Research

Imagine you or a loved one was diagnosed with an eating disorder. Sadly, there are few treatment centers for eating disorders – particularly in rural areas or mid-sized cities – and there is a lack-of-training, which means that many doctors and psychologists are not able to make accurate diagnoses. Even if your diagnosis was accurate, the current diagnostic system for eating disorders does not inform prognosis (treatment outcomes). One of the only prognostic indicators is how well you or your loved one respond to treatment in the first four weeks. Yet, there are few assessment tools to help your doctor monitor your progress in treatment, particularly for men, youth, and racial or ethnic minorities.

Our current work is largely focused on addressing these issues. Ultimately, the critical question that drives our assessment and classification work is: Can we develop improved diagnostic systems and assessments to better predict important clinical outcomes and match patients to the best treatments?

Diagnosis and Classification Study

The purpose of this study is to improve the classification of disordered eating and to identify predictors of stability and change of disordered eating. Participants complete a set of standardized interviews and self-report questionnaires that ask about eating behaviors, concerns about shape and weight, personality, interpersonal relationships, and general psychological distress.

If you are interested in participating, you must be between the ages of 14 and 99 and have some disordered eating behaviors; you must not have a diagnosis of intellectual disability or neurological disorder, and you must be fluent in English (both reading and writing). Complete the screening survey in this link if you think you might qualify.

Veterans Study

Military veterans are at higher risk of engaging in disordered eating compared to the civilian population. They are subject to strict standards for weight, body shape and physical fitness, and if they don't meet these requirements, they have to take part in a weight loss program. If they don't meet this program's objectives, they can be discharged from the military. While this set of the population is at higher risk, current eating disorder screening tools are focused on how specifically women manifest disordered eating behaviors.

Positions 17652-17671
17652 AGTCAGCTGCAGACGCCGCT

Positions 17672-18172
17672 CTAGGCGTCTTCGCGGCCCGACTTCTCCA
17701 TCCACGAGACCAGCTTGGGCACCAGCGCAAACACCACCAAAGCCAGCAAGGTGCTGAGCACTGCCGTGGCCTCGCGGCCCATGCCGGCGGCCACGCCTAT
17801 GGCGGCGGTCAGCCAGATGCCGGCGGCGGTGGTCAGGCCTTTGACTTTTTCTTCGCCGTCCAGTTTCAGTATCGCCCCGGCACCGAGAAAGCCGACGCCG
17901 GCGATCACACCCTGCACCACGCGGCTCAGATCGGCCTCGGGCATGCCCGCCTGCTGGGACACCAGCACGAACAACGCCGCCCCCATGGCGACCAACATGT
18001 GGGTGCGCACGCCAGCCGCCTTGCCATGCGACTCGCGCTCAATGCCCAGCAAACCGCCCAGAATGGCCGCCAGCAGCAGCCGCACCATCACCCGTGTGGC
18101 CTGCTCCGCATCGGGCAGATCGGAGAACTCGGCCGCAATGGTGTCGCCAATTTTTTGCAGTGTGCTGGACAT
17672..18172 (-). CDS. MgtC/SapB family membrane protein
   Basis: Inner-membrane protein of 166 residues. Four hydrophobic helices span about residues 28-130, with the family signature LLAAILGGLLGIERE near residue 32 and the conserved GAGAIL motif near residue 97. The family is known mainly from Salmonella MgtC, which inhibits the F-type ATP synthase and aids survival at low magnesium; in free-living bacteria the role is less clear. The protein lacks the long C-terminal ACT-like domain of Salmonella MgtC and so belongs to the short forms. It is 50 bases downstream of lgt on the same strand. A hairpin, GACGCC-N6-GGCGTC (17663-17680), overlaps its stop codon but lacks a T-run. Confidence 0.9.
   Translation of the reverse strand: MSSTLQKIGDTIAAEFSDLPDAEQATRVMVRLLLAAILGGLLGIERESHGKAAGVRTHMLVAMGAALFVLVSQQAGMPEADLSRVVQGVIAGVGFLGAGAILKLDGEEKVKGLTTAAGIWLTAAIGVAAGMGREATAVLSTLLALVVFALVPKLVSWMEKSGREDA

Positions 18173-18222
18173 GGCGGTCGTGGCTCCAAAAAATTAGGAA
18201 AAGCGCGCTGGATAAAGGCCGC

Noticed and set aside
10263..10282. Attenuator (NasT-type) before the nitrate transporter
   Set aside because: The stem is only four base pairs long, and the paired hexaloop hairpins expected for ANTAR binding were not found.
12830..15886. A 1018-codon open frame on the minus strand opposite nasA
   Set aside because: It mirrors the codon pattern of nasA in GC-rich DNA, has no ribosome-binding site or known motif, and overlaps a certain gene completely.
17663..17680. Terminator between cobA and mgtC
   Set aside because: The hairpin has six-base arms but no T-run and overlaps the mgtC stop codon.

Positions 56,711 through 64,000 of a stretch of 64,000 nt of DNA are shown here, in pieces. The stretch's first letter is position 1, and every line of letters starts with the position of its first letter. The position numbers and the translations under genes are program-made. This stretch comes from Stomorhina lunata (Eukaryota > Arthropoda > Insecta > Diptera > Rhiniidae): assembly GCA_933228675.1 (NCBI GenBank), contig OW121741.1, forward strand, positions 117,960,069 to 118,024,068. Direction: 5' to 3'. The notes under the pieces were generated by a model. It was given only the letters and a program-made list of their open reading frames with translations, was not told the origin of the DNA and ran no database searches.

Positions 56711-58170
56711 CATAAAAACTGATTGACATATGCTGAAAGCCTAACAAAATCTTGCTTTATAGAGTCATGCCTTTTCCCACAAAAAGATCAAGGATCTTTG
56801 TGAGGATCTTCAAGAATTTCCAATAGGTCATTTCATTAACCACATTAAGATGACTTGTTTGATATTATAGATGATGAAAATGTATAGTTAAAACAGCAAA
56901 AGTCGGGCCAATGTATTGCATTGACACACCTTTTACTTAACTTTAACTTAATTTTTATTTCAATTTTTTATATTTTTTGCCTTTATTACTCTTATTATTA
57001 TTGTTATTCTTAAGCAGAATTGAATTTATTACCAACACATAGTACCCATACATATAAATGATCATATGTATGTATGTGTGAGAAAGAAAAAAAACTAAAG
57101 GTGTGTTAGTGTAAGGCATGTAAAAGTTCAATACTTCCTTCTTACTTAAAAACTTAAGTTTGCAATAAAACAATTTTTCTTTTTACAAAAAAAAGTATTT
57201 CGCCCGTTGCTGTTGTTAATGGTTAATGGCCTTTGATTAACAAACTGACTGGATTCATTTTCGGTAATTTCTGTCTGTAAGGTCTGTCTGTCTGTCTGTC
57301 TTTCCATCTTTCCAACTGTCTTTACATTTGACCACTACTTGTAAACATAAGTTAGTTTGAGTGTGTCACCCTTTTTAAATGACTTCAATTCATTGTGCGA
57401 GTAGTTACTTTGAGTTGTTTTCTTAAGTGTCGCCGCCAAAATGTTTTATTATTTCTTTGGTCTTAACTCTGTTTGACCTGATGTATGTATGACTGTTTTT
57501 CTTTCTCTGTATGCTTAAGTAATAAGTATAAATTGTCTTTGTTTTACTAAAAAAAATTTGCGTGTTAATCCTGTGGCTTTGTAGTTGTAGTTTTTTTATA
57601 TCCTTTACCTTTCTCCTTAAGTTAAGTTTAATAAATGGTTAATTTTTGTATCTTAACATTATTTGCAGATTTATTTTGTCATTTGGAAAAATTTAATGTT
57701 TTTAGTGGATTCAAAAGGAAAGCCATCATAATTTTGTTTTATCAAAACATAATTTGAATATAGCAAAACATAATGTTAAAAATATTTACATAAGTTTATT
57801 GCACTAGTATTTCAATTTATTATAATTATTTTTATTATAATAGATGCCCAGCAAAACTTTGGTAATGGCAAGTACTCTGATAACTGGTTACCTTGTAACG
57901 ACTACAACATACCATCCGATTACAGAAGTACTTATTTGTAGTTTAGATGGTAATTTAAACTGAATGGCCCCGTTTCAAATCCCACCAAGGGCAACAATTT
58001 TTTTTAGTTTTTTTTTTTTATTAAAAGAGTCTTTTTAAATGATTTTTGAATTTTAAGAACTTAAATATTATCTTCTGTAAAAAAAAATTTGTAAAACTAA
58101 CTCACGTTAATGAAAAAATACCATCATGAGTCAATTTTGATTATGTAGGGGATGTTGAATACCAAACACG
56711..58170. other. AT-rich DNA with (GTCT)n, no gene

With funding provided by the United States Department of Defense, we will invite a nationwide sample of veterans to complete surveys that will allow us to develop a screening tool. Afterwards, we will invite another group of veterans to test our screening measure and 

interview them regarding the barriers and obstacles they have to face when seeking mental health services. Check out our most recent press release on this study.

AN fMRI Study

Anorexia Nervosa (AN) is a serious condition associated with numerous medical complications, psychiatric comorbidity, and the highest mortality rate of any psychiatric disorder. Currently the best tool for predicting prognosis for AN is "rapid response" (i.e., weight gain over the first four weeks of treatment). Yet, there are no reliable predictors of rapid response at baseline.

The goal of this study is to identify neuro-markers that indicate early risk for poor treatment outcome using functional magnetic resonance imaging (fMRI), a noninvasive brain-imaging technique. If you are interested in participating or would like more information about this study please email us at eatstudy@ku.edu.

FuEL Study

FuEL stands for Function of Unhealthy Exercise in everyday Life, and the purpose of this study is to further understand the relations between exercise and uncomfortable emotions (i.e. guilt, shame, sadness) that have been previously 

associated with individuals suffering from eating disorders who engage in unhealthy exercise behaviors. We utilize novel technologies like actigraphs that track participants' physical activity for one week, and a free mobile phone app for participants to respond to surveys.

To be eligible, you must be a woman between the ages of 18-64 and experience some symptoms associated with disordered eating, including frequent or intense exercise. You must also own a smartphone. If you think you maqualify to participate, you can complete the survey in this link to confirm your eligibility.

Other Collaborative Research

1) Predictors of diet quality and weigth gain in adolescents, with Dr. Joseph Donnelly at the University of Kansas Medical Center

2) Pilot test of reward and stress response using fMRI in women with bulimia nervosa, with Dr. Laura Martin at the Hoglund Brain Imaging Center

3) Collaborations in several studies with Dr. Sara Gould at Children's Mercy Hospital

4) Development of a mobile phone app with Dr. Christopher Cushing at the University of Kansas

5) Application of network analysis to eating disorders, with Dr. Michael Vitevitch at the University of Kansas

6) Collaborations in studies looking at food addiction with Dr. Tera Fazzino, the Associate Director of the Cofrin Logan Center for Addiction Research and Treatment